• Ensure instance variables are set as expected
  • If applicable (and simple enough to do so), check that emails are sent and/or the database is updated

Ideally, I try to stay clear of putting business logic in my controllers. If my controller spec has tests for more than the above, I start to consider extracting the relevant functionality into service objects.

I also get two extra benefits with my controller tests:

  1. The tests won’t pass if the route is not defined.
  2. By using render_views, I ensure that any view errors are caught.

Because of this, I don’t write view and route tests.

Models

In my model tests, I often make use of the build_stubbed helper that FactoryGirl provides. It reduces your test’s dependence on the database and makes for a faster test.

My model specs typically only contain tests for the following:

  • Columns (something like it { is_expected.to have_db_column(:name).of_type(:string) })
  • Scopes
  • Validations
  • Associations
  • Delegations

If your spec contains tests for more than the above, you might want to consider if extracting this functionality would make your code easier to deal with.

POROs and Other Custom Rails Objects

Most business logic in a decent sized Rails app will (or should) reside outside the MVC structure. Subsequently, the lion’s share of your tests will run on these objects:

  • Validators
  • Serializers
  • Workers
  • Helpers
  • Mailers
  • POROs (things like Form Objects, Value Objects etc)

As far as you can, aim to isolate your tests for these objects from other parts of the system. Though it won’t always be possible because of the way Rails is designed, sustained effort in this area is bound to pay off in more ways than one:

  1. Your tests will run faster. This will make your development process more enjoyable.
  2. Difficulty isolating an object under test (for example, with deeply nested stubs) can be a sign that your object is doing too much, or knows too much about other objects in the system. When this happens to me, I often reconsider my design and think of ways I can reduce my object’s responsibilities.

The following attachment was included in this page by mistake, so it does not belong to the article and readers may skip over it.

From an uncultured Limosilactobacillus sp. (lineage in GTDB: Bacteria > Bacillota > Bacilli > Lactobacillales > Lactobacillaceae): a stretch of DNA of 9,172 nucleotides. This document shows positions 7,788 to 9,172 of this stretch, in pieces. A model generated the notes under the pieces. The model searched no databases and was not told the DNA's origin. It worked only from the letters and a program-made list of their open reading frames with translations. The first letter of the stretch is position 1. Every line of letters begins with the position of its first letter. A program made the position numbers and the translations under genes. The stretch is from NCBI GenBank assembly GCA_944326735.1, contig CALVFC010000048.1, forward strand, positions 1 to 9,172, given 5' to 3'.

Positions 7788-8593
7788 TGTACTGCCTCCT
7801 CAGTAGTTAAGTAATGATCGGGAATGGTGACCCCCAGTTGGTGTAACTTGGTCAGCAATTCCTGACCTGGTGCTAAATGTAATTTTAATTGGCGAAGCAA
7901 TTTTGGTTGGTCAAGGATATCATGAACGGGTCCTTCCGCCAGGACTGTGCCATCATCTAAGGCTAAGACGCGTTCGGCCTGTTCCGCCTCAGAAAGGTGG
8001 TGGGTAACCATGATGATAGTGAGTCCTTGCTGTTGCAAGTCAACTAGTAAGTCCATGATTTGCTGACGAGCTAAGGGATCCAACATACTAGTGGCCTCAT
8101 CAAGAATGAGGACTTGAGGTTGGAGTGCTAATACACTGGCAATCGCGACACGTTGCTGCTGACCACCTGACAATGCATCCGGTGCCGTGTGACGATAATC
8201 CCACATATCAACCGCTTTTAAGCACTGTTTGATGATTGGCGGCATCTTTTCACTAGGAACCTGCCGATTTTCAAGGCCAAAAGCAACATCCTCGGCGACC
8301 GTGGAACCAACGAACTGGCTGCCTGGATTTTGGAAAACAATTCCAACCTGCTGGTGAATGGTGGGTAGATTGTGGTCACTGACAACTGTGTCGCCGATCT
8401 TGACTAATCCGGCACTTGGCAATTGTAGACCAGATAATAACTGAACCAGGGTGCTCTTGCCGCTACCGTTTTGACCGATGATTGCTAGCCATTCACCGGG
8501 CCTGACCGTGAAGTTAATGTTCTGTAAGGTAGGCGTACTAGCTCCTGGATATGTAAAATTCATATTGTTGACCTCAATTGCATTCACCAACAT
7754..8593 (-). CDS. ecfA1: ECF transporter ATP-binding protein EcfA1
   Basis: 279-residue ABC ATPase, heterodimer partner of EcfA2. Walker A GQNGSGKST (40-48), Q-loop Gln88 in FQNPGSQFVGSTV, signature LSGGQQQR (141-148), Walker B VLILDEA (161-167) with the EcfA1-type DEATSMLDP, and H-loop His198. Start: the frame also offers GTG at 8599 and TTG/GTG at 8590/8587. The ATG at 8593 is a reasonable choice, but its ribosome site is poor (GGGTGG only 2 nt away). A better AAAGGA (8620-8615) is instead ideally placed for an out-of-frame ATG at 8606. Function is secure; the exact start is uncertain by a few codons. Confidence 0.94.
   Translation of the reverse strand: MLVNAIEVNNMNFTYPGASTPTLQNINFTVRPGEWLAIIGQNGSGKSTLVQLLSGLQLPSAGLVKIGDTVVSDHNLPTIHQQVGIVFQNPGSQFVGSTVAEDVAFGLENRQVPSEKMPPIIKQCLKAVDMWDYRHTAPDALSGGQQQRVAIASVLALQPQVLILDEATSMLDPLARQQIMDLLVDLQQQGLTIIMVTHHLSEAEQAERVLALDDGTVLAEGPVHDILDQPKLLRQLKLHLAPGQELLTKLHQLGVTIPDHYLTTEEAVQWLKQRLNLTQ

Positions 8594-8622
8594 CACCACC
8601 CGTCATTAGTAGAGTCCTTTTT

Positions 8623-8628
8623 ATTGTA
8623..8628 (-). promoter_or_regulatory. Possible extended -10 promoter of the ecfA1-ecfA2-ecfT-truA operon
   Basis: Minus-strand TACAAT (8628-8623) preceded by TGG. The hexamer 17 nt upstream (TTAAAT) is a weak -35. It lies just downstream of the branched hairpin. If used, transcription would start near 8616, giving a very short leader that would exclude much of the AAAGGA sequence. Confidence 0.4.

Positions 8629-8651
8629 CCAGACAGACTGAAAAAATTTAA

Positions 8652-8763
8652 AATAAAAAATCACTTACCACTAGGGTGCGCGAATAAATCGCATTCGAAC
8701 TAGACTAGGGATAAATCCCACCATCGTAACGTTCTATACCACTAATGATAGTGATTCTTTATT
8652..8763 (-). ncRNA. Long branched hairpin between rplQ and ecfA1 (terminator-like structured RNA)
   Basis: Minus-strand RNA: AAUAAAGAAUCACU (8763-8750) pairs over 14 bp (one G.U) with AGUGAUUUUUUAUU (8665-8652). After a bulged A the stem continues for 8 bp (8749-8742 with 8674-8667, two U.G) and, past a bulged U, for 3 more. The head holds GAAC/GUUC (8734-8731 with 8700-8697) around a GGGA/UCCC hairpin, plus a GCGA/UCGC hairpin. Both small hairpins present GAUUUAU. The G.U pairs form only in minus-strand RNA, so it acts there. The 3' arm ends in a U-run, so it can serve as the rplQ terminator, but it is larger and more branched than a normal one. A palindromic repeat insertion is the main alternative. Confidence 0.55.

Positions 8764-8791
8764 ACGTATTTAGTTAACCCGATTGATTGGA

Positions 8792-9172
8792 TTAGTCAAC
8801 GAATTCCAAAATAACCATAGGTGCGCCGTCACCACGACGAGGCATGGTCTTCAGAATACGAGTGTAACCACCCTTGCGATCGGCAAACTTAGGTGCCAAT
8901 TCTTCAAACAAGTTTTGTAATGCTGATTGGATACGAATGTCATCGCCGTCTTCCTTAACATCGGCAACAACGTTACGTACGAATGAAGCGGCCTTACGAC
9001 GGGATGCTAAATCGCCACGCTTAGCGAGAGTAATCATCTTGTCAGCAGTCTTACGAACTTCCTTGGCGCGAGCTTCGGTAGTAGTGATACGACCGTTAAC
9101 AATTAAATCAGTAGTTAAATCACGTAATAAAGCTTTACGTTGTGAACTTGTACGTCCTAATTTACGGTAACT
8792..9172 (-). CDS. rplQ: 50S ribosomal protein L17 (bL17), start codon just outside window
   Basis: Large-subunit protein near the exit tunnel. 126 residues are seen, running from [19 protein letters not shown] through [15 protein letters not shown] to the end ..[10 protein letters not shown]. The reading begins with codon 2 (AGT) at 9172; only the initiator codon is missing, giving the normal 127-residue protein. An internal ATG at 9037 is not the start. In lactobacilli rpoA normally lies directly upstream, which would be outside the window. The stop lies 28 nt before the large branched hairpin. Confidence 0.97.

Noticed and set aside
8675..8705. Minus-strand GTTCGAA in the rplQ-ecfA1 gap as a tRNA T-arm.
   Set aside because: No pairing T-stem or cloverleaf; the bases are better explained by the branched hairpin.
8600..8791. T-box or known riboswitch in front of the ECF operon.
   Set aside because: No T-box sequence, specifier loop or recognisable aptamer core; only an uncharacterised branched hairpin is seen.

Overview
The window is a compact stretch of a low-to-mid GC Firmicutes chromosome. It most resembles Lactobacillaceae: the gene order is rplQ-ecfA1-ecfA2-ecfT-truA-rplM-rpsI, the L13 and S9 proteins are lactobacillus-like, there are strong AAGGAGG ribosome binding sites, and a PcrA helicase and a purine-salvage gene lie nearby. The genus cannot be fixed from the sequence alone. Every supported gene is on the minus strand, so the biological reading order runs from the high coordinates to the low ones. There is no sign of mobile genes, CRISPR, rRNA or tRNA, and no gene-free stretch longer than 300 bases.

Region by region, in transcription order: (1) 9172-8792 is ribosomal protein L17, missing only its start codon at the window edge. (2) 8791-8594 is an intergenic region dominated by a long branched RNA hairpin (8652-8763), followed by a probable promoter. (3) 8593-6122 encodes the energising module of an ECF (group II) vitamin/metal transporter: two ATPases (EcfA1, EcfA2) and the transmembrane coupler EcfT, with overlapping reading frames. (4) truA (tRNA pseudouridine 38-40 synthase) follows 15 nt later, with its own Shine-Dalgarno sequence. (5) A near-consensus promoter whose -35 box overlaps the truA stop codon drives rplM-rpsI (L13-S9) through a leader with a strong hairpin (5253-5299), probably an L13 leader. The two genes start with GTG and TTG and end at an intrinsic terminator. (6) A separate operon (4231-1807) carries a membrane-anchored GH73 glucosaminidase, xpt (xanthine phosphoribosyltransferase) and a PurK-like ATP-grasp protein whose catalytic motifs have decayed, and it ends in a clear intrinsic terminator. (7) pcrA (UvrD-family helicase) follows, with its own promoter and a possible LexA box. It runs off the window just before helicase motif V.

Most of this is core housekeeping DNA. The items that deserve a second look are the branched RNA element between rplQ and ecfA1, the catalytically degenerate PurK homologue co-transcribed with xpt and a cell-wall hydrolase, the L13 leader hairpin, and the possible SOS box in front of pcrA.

Javascript

I use jasmine to write my Javascript specs. I do think Javascript specs are a necessary component of a well-tested and stable Rails app. There’s not much more to say here other than the fact that Javascript code is like any other code - it is subject to change over time. The higher your test coverage, the more confidence you will have in changing your code when the time comes to do so.

External Services

You can run into a number of issues when dealing with external services in your tests:

  • Slow tests, because you need to wait for the 3rd party API call to return.
  • Intermittent test failures.
  • Hitting API rate limits.
  • Service doesn’t have a “test” mode.

To get around these issues, I use the VCR and WebMock gems. These gems allow you to effectively stub the calls made to third party services, and ensure that your tests are deterministic and fast. A word of caution: If you decide to use gems like VCR and WebMock, you should always keep an eye out for changes to the API. When your calls to the API are stubbed and the API changes, your tests can continue to pass even though your production app might break.

Test Speed: Rules of Thumb

Martin Fowler says:

…your test suites should run fast enough that you’re not discouraged from running them frequently enough. And frequently enough is so that when they detect a bug there’s a sufficiently small amount of work to look through that you can find it quickly. (emphasis mine)

Kent Beck’s rule of thumb: Your test suite as a whole should take no longer than 10 minutes to run.

Conclusion

How do you test your Rails apps? Has TDD helped or hindered you? Compare your own test strategy to the one described above and consider how they differ, and if either can be improved. More importantly, figure out what your goals are with your tests, and evaluate if they are giving you the results you want.

I’ve condensed the information in this article into an easy-to-digest PDF cheatsheet - my goal to provide you with a quick reference on how to approach testing in your own Rails app.

Download your free cheatsheet on Rails Testing here!


Got a question about ruby dependency management?

Or need a second pair of eyes on your Rails app?

Contact us today for a complimentary 30 minute consultation.

get in touch